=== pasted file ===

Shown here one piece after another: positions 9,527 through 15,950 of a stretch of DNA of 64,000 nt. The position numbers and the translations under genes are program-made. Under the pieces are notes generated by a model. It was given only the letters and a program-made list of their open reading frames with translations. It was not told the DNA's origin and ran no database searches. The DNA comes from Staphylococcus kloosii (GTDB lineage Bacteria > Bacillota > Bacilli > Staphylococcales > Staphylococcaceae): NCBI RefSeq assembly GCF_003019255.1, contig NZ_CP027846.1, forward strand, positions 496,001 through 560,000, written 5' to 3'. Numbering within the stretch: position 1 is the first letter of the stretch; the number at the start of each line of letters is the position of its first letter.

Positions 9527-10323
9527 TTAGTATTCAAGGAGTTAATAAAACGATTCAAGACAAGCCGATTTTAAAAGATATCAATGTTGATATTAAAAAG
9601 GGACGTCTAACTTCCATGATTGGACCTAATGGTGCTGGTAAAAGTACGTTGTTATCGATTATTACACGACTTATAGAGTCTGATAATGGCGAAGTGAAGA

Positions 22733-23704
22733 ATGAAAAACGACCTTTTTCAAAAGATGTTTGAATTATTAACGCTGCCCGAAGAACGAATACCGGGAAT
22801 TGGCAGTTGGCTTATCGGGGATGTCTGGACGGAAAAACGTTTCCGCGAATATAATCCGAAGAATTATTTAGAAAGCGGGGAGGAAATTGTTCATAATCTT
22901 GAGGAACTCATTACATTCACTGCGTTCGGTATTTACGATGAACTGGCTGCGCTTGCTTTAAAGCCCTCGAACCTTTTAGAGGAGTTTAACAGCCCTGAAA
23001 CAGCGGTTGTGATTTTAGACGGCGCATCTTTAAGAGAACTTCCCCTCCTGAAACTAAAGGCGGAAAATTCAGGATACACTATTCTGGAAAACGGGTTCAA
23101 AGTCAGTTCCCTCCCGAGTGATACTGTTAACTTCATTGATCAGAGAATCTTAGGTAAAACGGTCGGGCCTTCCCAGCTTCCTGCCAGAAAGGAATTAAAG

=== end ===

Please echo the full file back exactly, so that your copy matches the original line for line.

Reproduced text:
Shown here one piece after another: positions 9,527 through 15,950 of a stretch of DNA of 64,000 nt. The position numbers and the translations under genes are program-made. Under the pieces are notes generated by a model. It was given only the letters and a program-made list of their open reading frames with translations. It was not told the DNA's origin and ran no database searches. The DNA comes from Staphylococcus kloosii (GTDB lineage Bacteria > Bacillota > Bacilli > Staphylococcales > Staphylococcaceae): NCBI RefSeq assembly GCF_003019255.1, contig NZ_CP027846.1, forward strand, positions 496,001 through 560,000, written 5' to 3'. Numbering within the stretch: position 1 is the first letter of the stretch; the number at the start of each line of letters is the position of its first letter.

Positions 9527-10323
9527 TTAGTATTCAAGGAGTTAATAAAACGATTCAAGACAAGCCGATTTTAAAAGATATCAATGTTGATATTAAAAAG
9601 GGACGTCTAACTTCCATGATTGGACCTAATGGTGCTGGTAAAAGTACGTTGTTATCGATTATTACACGACTTATAGAGTCTGATAATGGCGAAGTGAAGA

Positions 22733-23704
22733 ATGAAAAACGACCTTTTTCAAAAGATGTTTGAATTATTAACGCTGCCCGAAGAACGAATACCGGGAAT
22801 TGGCAGTTGGCTTATCGGGGATGTCTGGACGGAAAAACGTTTCCGCGAATATAATCCGAAGAATTATTTAGAAAGCGGGGAGGAAATTGTTCATAATCTT
22901 GAGGAACTCATTACATTCACTGCGTTCGGTATTTACGATGAACTGGCTGCGCTTGCTTTAAAGCCCTCGAACCTTTTAGAGGAGTTTAACAGCCCTGAAA
23001 CAGCGGTTGTGATTTTAGACGGCGCATCTTTAAGAGAACTTCCCCTCCTGAAACTAAAGGCGGAAAATTCAGGATACACTATTCTGGAAAACGGGTTCAA
23101 AGTCAGTTCCCTCCCGAGTGATACTGTTAACTTCATTGATCAGAGAATCTTAGGTAAAACGGTCGGGCCTTCCCAGCTTCCTGCCAGAAAGGAATTAAAG